President-elect Donald Trump has said Russia should not be targeting the US with cyber attacks, calling such actions "bad". He also took credit for personally organising the cyber defences that stopped the Republican Party being hacked before the US elections last year.
Speaking at his first press conference since being elected president Trump tackled the complex issue of hacking and attribution with a series of blunt statements and rambling claims, including his belief cyber attacks from Russia against US organisations will stop once he becomes president.
"He [Putin] shouldn't be doing it. He won't be doing it. Russia will have much greater respect for our country when I'm leading than when other people have led it. You will see that. Russia will respect our country more. He shouldn't have done it. I don't believe that he will be doing it more now," Trump said.
Trump also admitted for the first time that he accepts it probably was Russia who hacked in the Democratic National Committee and released reams of information from their campaign, much of which was used to discredit Hilary Clinton and her staff.
"As far as hacking, I think it was Russia," he said, before immediately moving on to another topic, that of the hack on the Office of Personnel Management (OPM) claiming China was to blame.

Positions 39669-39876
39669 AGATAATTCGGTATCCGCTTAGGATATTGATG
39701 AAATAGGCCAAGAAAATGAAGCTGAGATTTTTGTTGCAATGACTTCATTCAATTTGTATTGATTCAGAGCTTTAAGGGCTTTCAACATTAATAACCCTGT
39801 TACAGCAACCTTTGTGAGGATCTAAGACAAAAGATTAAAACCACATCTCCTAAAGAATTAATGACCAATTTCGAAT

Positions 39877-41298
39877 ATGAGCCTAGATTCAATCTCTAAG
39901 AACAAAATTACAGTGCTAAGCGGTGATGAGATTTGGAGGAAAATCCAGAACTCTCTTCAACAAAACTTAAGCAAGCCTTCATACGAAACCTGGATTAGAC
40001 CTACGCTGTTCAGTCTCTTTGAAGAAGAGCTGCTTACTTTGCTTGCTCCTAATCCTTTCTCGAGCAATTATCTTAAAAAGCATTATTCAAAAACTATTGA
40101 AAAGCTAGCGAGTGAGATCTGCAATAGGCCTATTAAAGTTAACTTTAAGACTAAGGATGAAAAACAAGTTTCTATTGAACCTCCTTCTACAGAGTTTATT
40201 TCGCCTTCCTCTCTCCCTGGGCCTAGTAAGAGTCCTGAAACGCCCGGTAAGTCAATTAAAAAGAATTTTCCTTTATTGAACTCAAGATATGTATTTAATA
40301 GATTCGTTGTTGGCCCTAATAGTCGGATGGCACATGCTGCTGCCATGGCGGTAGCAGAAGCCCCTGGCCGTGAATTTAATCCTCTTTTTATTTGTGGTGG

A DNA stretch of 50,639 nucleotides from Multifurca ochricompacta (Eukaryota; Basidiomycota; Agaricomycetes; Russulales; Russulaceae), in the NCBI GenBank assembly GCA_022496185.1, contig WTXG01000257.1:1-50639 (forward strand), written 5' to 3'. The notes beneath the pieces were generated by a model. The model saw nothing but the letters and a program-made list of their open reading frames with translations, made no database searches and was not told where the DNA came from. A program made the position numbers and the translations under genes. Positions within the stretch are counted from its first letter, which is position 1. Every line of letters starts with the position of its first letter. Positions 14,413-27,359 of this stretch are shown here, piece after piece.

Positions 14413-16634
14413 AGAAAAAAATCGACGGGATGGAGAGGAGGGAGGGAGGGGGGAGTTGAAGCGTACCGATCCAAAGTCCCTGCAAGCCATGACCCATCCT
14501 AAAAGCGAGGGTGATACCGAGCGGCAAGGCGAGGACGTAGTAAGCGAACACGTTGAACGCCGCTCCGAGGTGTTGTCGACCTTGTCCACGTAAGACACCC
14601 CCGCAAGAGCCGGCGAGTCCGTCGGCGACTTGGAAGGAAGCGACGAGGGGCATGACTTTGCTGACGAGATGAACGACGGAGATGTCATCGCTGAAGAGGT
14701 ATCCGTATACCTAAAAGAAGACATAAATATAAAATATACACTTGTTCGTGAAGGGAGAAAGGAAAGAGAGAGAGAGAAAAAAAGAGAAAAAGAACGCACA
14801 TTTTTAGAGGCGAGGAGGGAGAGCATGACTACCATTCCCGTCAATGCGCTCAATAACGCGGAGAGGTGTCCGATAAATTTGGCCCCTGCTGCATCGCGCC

He also said that he agreed hacking was "bad" but then confusingly also seemed to suggest it was useful as it enabled him to learn things during the campaign.
"We talk about the hacking. And hacking's bad. And it shouldn't be done. But look at the things that were hacked. Look at what was learned from that hacking. That Hillary Clinton got the questions to the debate and didn't report it? That's a horrible thing. That's a horrible thing. Can you imagine that if Donald Trump got the questions to the debate?
"It would have been the biggest story in the history of stories. And they would have said, "immediately you have to get out of the race." No one even talked about it. It's a very terrible thing."
Trump also claimed credit for the fact the Republican Party was not hacked, saying he urged the management to ensure they had adequate "hacking defense".
"We had a great hacking defense at the Republican National Committee. That's why we weren't hacked. By the way, we were told that they were trying to hack us, but they weren't able to hack. And I think I get some credit because […] I said I want strong hacking defense."
It's not clear what actions Trump specifically asked for in this regard.
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